The Early Clarinet: A Practical Guide

This practical guide is intended for all clarinettists with a desire to investigate music of earlier periods. It contains practical help on both the aquisition and playing of historical clarinets, while players of modern instruments will find much advice on style, approach and techniques which combine to make up a well-grounded, period interpretation. The book presents and interprets evidence from primary sources and offers suggestions for further reading and investigation. Most importantly, a series of case studies which include the music of Handel, Mozart and Brahms helps recreate performances which will be as close as possible to the composer's original intention. As the early clarinet becomes increasingly popular worldwide, this guide, written by one of the foremost interpreters of early clarinet music, will ensure that players at all levels - professional, students or amateurs - are fully aware of historical considerations in their performance.

The Cambridge Companion to the Clarinet

The Cambridge Companion to the Clarinet is a practical guide to the world of the clarinet. It offers students and performers a composite survey of the history and repertoire of the instrument from its origins to the present day, as well as practical guidance on teaching and performing. Special focus is made on the various members of the extensive clarinet family and specialist chapters provide advice on the mechanics of clarinet playing, the art of historical performance, contemporary techniques, and the clarinet in jazz. A chapter on the professional clarinettist introduces the world of the performing musician, while a survey of the clarinet on record provides the listener with a useful guide to the recording history of the instrument. Informed by the experience of distinguished performers and teachers, this book makes an essential and stimulating reference book for all clarinet enthusiasts.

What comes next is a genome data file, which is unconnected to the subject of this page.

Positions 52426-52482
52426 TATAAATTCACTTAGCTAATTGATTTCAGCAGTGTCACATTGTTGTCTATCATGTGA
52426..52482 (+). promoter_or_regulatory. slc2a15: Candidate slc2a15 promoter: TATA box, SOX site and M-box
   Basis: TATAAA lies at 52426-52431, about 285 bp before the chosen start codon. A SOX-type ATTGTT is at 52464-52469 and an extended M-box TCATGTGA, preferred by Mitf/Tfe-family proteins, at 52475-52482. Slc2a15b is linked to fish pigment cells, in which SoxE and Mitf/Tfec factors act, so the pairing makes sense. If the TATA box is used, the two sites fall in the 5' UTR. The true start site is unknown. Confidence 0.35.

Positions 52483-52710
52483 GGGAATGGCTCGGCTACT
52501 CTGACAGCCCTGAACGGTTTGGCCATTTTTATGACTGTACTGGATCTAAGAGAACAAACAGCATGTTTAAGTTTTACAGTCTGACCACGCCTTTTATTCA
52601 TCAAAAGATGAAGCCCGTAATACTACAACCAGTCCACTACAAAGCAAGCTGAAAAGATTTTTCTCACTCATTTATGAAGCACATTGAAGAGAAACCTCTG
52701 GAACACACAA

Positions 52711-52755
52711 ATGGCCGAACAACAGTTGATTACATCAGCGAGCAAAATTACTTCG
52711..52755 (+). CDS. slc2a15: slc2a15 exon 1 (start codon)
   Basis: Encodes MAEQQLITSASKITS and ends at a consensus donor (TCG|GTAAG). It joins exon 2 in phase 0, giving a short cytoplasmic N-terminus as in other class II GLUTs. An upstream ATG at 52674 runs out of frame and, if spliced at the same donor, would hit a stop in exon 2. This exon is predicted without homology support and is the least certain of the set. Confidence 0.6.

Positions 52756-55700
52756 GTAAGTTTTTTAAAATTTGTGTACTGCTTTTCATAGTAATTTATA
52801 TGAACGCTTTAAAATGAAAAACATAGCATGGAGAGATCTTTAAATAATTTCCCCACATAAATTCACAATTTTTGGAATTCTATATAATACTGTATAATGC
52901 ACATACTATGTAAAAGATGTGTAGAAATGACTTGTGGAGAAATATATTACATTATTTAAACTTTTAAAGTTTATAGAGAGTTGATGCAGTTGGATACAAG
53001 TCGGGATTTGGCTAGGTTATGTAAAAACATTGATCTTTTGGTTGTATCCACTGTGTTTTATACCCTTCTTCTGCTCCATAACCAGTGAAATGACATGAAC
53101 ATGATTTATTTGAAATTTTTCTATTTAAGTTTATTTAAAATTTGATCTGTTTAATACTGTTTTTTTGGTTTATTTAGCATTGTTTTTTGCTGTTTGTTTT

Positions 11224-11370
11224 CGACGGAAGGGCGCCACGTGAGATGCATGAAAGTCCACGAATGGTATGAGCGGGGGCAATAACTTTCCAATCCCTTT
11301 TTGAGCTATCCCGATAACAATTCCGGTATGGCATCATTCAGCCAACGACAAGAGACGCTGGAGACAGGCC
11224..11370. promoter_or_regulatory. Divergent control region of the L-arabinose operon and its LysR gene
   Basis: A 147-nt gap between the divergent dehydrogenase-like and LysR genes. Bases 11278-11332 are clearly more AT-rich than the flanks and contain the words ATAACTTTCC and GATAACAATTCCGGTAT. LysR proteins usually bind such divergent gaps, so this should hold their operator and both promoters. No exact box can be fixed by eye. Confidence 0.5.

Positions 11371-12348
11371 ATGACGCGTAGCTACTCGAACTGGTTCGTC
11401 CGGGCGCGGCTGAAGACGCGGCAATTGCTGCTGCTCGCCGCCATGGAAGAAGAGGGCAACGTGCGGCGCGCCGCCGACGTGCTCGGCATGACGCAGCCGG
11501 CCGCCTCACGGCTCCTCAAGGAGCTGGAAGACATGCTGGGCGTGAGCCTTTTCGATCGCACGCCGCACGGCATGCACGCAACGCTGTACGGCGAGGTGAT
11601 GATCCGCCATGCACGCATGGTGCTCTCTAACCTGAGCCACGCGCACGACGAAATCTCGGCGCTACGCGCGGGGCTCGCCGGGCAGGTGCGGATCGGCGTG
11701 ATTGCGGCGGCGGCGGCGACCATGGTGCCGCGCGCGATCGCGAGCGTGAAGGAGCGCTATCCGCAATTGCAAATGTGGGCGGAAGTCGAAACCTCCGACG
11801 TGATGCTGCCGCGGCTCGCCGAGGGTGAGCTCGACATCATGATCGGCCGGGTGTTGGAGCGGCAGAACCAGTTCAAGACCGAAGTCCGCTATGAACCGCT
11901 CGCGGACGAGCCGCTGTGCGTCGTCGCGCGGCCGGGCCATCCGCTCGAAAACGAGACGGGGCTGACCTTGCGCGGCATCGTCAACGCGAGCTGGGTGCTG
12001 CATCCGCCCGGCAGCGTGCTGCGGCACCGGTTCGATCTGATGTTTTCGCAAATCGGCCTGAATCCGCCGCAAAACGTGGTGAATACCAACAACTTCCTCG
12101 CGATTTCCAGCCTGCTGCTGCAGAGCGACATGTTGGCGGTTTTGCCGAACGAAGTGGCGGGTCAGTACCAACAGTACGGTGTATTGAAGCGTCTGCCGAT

Liffey Green, Danube Blue: The Musical Life and Loves of László Gede

'Liffey Green, Danube Blue' is the remarkable account of Laszlo Gede, a Hungarian musician who made Ireland his home in 1969. His story begins in Hungary during the First World War, enduring poverty and hardship, and charts his rise to clarinettist in the State Opera House Orchestra. Between the wars Budapest was an exhilarating place for Laszlo, thrilling audiences with his Goldwin Gede swing band in its celebrated cafe society. The Second World War saw him playing in military bands and miraculously avoided being sent to the Front in 1944, while also involved in resistance work. The period was also marked by his two short marriages. Following his imprisonment by the postwar communist authorities, he escaped across the border to Austria along with his third wife during the Hungarian Uprising of 1956. From Austria he settled in Johannesburg and joined the South African Broadcasting Corporation Orchestra. The apartheid violence during the 1960s however led to another move - this time to Ireland. When his musical career was cut short in his late fifties, he sought other ways to earn a living in Dublin - as craftsman, landlord, businessman, taxi driver and engineer. A born survivor, Laszlo could turn every setback to his advantage, while doing his best to help others.